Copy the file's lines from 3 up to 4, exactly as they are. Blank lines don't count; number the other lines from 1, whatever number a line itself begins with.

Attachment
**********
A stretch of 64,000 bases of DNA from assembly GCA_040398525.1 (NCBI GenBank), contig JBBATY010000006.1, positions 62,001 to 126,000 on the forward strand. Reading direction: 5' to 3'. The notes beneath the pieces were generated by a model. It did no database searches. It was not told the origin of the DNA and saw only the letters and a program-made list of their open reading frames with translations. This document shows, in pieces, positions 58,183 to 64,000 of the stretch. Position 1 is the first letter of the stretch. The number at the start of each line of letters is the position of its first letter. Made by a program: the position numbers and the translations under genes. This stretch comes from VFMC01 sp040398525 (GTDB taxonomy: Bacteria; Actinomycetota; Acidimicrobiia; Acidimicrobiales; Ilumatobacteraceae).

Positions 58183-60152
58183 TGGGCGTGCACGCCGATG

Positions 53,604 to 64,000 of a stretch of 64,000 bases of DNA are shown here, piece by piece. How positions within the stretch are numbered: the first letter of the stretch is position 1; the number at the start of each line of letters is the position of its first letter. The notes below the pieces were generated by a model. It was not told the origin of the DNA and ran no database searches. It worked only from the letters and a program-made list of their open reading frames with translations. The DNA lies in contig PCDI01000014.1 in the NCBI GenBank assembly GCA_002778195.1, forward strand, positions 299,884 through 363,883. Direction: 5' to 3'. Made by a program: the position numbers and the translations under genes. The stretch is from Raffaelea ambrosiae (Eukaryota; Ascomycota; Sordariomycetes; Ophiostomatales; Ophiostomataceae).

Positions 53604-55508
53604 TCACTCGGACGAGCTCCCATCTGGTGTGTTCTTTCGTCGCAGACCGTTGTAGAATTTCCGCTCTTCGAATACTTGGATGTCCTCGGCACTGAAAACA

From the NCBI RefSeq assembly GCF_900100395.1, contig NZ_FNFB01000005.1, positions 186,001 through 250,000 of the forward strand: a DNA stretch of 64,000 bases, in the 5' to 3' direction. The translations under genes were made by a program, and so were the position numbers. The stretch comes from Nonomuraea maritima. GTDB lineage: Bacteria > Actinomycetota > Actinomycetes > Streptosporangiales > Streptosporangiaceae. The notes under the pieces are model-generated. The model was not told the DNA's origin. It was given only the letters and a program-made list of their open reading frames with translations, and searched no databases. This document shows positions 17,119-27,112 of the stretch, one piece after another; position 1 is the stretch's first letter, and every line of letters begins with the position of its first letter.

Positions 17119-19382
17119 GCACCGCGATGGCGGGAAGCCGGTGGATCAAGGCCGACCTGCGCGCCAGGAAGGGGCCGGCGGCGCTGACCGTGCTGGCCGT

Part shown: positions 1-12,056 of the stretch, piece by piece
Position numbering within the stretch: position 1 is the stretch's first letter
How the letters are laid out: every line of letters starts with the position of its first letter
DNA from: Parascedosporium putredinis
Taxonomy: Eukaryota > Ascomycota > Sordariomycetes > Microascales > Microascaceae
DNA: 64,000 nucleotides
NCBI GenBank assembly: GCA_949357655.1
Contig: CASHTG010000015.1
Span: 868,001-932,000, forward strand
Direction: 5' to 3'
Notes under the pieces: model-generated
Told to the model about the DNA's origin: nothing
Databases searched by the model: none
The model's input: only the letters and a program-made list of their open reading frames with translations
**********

58183 TGGGCGTGCACGCCGATG

Positions 53,604 to 64,000 of a stretch of 64,000 bases of DNA are shown here, piece by piece. How positions within the stretch are numbered: the first letter of the stretch is position 1; the number at the start of each line of letters is the position of its first letter. The notes below the pieces were generated by a model. It was not told the origin of the DNA and ran no database searches. It worked only from the letters and a program-made list of their open reading frames with translations. The DNA lies in contig PCDI01000014.1 in the NCBI GenBank assembly GCA_002778195.1, forward strand, positions 299,884 through 363,883. Direction: 5' to 3'. Made by a program: the position numbers and the translations under genes. The stretch is from Raffaelea ambrosiae (Eukaryota; Ascomycota; Sordariomycetes; Ophiostomatales; Ophiostomataceae).